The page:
It was just the news that Jack Kelly, the Games president, did not want to hear - for this is the first major sporting event in Russia since the demise of the old Soviet Union, and large sums of money have been spent in the attempt to make it a success.
Critics inside and outside the country have questioned the level of spending, especially on the swimming facilities, in a city swamped with economic problems. Many of the venues for the Games have undergone extensive rehabilitation - but none more so than the SKA pool.
Russia has spent 150 billion rubles ( pounds 50m) on the Games, mostly on rehabilitation - still frantically being completed by swarms of workmen - of the 11 sites, which will see more than 2,000 athletes from 55 countries taking part. But there are major worries about whether people will actually turn up to watch.
Today's opening ceremony at the 70,000 capacity Kirov Stadium, which will be hosted by the Russian president, Boris Yeltsin, is a virtual sell-out, but rising crime in St Petersburg is reportedly scaring off the tourists crucial to the success of the event. The organisers have admitted that under half of the 530,000 tickets have been sold.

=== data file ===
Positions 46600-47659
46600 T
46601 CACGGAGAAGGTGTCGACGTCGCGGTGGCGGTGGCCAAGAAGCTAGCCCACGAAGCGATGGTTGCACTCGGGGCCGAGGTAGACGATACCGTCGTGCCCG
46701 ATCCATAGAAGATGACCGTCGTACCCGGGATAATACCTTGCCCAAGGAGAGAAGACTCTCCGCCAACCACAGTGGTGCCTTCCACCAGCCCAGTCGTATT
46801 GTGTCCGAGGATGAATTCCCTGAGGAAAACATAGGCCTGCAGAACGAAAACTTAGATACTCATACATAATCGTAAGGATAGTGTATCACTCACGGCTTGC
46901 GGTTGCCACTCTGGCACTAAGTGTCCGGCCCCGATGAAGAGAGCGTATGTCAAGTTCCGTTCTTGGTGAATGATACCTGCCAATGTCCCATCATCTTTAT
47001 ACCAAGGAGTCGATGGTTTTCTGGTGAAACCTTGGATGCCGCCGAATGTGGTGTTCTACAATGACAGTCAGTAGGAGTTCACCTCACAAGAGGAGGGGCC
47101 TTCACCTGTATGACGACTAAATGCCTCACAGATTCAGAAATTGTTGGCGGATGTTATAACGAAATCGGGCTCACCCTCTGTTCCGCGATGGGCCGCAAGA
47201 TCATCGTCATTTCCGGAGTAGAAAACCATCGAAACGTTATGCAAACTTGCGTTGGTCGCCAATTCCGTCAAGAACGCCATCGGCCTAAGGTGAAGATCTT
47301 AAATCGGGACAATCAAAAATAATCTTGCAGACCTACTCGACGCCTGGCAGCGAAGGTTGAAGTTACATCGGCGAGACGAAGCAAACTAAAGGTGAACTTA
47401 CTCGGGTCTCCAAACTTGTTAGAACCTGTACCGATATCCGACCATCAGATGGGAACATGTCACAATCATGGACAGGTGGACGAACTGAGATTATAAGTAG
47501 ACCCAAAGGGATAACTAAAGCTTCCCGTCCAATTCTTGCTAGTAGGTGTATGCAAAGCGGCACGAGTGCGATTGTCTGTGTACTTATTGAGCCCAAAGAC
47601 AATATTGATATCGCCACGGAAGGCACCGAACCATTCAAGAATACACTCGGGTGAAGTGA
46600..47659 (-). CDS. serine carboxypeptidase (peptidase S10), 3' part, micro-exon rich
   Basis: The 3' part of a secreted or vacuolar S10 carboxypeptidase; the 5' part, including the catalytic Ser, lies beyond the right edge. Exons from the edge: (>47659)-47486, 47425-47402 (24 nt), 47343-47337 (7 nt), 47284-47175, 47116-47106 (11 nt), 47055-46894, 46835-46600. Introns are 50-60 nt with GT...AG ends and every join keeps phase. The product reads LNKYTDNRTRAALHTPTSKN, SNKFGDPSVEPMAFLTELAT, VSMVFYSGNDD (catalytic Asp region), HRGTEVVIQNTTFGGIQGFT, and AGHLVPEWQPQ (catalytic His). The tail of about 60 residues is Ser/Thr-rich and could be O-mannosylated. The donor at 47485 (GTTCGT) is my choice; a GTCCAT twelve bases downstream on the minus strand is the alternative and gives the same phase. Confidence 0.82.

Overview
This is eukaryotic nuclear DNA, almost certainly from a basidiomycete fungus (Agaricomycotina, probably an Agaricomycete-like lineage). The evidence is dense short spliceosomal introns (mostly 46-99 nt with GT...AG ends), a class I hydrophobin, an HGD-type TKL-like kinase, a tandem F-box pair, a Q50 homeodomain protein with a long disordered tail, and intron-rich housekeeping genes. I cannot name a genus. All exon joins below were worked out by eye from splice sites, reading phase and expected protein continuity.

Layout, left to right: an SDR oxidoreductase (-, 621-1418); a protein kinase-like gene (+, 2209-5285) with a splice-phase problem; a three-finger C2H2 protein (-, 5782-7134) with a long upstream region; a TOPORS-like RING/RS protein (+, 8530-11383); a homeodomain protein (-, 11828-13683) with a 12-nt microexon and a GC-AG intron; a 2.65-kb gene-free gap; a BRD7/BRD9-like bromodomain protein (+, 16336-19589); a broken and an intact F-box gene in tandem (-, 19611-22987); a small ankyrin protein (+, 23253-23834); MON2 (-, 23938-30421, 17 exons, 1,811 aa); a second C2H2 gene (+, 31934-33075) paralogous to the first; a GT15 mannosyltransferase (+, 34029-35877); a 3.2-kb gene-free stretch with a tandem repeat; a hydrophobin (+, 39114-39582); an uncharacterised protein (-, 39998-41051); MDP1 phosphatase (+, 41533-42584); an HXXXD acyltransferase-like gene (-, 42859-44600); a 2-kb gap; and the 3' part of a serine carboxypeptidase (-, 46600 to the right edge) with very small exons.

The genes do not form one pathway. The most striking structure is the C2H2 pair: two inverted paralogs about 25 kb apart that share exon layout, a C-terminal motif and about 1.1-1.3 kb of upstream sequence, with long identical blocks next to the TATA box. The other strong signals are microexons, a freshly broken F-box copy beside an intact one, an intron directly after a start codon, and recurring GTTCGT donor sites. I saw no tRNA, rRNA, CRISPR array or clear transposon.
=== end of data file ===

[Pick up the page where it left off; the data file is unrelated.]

These are the third Goodwill Games, the event being dreamed up by the American media tycoon, Ted Turner, as a non-political forum for the world's best athletes. The previous two, in Moscow in 1986 and Seattle in 1990, made a combined loss of more than pounds 45m, so Kelly's statement that St Petersburg officials no longer hope to break even on the event looks at the moment like rank optimism.
Officials have put back the start of the swimming to tomorrow, fearing, understandably, that a brown pool would not look good on television.
But the US team was not reassured, spokesman Charlie Snyder saying: 'There's no way they could swim in the pool the way it currently is. Two days ago when I went to the pool there for the first time the water was a brown- black colour. This time it was green.'
The highlight of the games is likely to be the former Olympic champion, Carl Lewis, in the 100 metres on Monday night. The race was initially billed as the hottest event of the year, but that claim has now been somewhat tarnished by the withdrawal of the Olympic and world champion, Linford Christie, who has damaged a hamstring.